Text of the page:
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Daily LifeUnderstanding French

By Brad Smith

One of the toughest parts of learning a new language is understanding real people when they speak it. There are two problems: First, you need to train your brain to separate the stream of noise into words that you can understand. That takes time and practice. Second, the people who speak that language in their own country don't speak slowly, clearly or even correctly. This is true for every living language. Listen carefully to Americans speaking English and you'll hear the same thing, which your brain filters out because of the first item mentioned above.

We've talked to numerous people who have learned and mastered a second language. When asked for suggestions, the response is nearly unanimous: watch TV in that language. It's boring at first because you don't understand what they're saying, but you'll get used to hearing the language and it soaks in even though you don't consciously understand. American shows that are dubbed are difficult (Friends and The Simpsons are on Canal Satellite daily) because they have to speak fast to keep the French sound (which generally has more syllables than the English equivalent) in sync with the American actors' mouths. Most of those asked agreed that the TV news is best because it's repetetive and the pictures give you a hint of what they're talking about. If you have canal Satellite, the channel "i>Tele" has 24hr news that repeats every 30min.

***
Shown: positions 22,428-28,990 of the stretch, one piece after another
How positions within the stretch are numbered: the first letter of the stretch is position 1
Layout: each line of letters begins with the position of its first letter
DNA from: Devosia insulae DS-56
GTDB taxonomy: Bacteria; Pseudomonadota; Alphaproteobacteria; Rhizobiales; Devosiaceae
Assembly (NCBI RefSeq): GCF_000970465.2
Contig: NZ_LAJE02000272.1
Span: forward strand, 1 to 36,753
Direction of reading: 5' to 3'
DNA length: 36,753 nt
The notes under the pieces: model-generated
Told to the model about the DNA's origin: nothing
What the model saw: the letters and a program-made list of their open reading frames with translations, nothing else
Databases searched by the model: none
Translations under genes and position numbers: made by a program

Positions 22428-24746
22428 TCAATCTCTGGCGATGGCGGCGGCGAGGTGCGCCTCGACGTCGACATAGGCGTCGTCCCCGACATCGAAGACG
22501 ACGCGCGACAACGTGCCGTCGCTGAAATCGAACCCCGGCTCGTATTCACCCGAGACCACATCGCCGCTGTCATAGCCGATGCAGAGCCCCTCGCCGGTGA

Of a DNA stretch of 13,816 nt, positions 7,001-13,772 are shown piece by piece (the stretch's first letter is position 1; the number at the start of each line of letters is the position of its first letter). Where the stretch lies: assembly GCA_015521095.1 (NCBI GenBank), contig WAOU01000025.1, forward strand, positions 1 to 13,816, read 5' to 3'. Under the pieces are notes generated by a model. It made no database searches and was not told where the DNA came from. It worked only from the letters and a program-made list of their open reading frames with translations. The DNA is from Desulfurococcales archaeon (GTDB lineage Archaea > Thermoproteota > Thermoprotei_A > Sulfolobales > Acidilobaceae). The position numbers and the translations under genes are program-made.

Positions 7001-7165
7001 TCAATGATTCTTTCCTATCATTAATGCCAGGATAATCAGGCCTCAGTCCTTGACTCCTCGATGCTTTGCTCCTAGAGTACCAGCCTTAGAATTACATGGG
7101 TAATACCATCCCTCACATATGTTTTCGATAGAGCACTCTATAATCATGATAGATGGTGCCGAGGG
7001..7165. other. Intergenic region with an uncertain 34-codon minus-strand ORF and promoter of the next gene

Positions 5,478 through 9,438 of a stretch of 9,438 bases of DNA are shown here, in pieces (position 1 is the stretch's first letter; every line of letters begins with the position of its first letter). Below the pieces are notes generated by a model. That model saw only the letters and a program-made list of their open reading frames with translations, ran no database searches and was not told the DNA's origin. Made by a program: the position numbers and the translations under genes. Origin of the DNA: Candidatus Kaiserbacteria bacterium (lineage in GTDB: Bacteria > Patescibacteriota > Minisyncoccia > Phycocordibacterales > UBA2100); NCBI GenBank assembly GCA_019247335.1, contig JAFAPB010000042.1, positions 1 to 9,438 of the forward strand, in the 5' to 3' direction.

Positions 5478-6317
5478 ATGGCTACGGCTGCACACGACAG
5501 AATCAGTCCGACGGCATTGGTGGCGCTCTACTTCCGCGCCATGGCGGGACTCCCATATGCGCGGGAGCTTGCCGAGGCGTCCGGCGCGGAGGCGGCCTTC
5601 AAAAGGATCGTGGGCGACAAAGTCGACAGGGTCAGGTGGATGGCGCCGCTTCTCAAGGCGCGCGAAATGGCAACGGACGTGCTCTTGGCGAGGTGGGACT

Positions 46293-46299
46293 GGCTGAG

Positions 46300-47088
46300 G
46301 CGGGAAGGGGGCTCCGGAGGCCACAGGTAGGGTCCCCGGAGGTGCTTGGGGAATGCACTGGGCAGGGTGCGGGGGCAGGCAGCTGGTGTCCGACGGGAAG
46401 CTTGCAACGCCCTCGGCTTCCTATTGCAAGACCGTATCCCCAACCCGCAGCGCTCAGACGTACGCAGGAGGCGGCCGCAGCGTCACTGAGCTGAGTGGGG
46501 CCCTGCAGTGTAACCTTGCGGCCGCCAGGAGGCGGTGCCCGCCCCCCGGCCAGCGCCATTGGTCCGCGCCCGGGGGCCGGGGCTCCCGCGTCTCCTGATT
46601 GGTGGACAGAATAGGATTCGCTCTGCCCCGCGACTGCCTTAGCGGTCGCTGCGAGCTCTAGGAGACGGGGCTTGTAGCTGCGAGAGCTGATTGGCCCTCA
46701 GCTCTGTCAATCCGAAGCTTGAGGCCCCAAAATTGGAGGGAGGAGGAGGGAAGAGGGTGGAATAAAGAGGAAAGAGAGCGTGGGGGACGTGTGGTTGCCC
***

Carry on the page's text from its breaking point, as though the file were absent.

We have found the magazine called Bien Dire to be a big help. It comes out every two months and is designed for "Learners of French". It has simple articles, labelled with difficulty levels 1, 2, or 3. Each article has a vocabulary list at the end of words you probably didn't know. The most important thing is that you can order it with an accompanying CD or cassette on which actors read the text verbatim. You can listen, read or both to practice your comprehension. It's very helpful.

Another website to try out is Radio France Internationale. They have streaming audio (Windows Media Player or Real Player) with news. For some audio items you can also download the transcript to help you understand what they're saying. Again, very helpful.

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